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Registration of ‘ARS Crescent’ soft white winter club wheat

Garland Campbell Kimberly, Robert Allan, Adrienne Burke, Xianming Chen, Patricia DeMacon, Ryan Higginbotham, Doug Engle, Stephen Johnson, Emily Klarquist, Chris Mundt, Timothy Murray, Craig Morris, Deven See, Nuan Wen
Journal of plant registrations 2021 v.15 no.3 pp. 515-526
Puccinia striiformis, cultivars, mature plants, rain, seedlings, soft white wheat, sponge cakes, stripe rust, temperature, winter wheat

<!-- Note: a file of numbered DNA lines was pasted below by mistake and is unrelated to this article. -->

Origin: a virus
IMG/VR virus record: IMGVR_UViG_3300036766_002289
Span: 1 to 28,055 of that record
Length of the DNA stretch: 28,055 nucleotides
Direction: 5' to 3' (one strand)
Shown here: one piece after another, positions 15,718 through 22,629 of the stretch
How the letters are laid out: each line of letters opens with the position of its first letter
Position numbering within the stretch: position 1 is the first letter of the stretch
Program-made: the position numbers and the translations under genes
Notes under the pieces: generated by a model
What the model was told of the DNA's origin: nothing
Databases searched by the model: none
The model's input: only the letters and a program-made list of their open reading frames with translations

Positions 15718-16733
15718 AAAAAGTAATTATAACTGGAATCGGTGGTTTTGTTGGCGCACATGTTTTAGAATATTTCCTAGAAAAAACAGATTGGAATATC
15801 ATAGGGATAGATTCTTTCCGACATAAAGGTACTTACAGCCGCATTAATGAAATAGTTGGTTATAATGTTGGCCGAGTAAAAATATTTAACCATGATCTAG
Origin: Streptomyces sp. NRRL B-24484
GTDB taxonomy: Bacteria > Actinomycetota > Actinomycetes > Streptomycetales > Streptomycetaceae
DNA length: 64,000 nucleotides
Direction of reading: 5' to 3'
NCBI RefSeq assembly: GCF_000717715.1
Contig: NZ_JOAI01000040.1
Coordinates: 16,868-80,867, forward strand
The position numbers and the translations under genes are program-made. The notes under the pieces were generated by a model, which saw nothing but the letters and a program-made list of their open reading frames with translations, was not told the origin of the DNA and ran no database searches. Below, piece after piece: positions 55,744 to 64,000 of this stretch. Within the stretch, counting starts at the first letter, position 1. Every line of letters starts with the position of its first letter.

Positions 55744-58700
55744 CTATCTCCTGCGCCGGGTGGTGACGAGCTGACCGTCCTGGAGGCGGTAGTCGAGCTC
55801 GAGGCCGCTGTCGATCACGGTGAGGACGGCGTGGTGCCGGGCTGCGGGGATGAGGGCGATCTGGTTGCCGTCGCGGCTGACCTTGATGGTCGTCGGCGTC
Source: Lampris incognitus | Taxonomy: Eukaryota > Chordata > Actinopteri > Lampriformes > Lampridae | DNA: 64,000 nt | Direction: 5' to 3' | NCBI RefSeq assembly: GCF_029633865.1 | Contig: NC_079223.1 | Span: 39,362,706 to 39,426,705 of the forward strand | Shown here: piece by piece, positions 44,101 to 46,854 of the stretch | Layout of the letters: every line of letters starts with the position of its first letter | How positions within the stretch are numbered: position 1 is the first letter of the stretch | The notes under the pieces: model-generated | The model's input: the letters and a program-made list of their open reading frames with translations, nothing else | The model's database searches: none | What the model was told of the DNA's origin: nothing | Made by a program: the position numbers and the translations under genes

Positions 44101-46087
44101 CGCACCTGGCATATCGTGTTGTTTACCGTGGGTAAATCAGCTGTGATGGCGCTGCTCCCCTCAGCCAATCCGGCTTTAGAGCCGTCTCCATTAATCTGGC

Soft white club winter wheat (Triticum aestivum L. ssp. compactum) represents 8–10% of the wheat crop in Washington, but most of the current club wheat production is located in the <350‐mm annual precipitation zone. Our goal was to develop a club wheat cultivar targeted to the >350‐mm annual precipitation zones of the Pacific Northwest. ‘ARS Crescent’ (Reg. no. CV‐1181, PI 665048), an awned white‐kernel club wheat, was selected using the bulk‐pedigree breeding method from the cross ‘Dusty’//‘Madsen’ sib/Dusty///WA7665/‘Rulo’. At the time of release, ARS Crescent was rated as resistant to stripe rust races PSTv‐4 and PSTv‐51, segregating for resistance to race PSTv‐37, and susceptible to races PSTv‐14 and PSTv‐40 in the seedling stage. In the adult‐plant stage in the field, ARS Crescent has demonstrated high‐temperature adult plant resistance to stripe rust. Several years after release, the grain yields of ARS Crescent are equivalent to the club wheat ‘Bruehl’ and to soft white wheat checks for all growing regions. ARS Crescent combines better test weight than Bruehl with better resistance to environmental conditions that result in low falling numbers in wheat. ARS Crescent has excellent milling properties and greater sponge cake volume than other club wheat cultivars and increases the quality of the crop in Washington.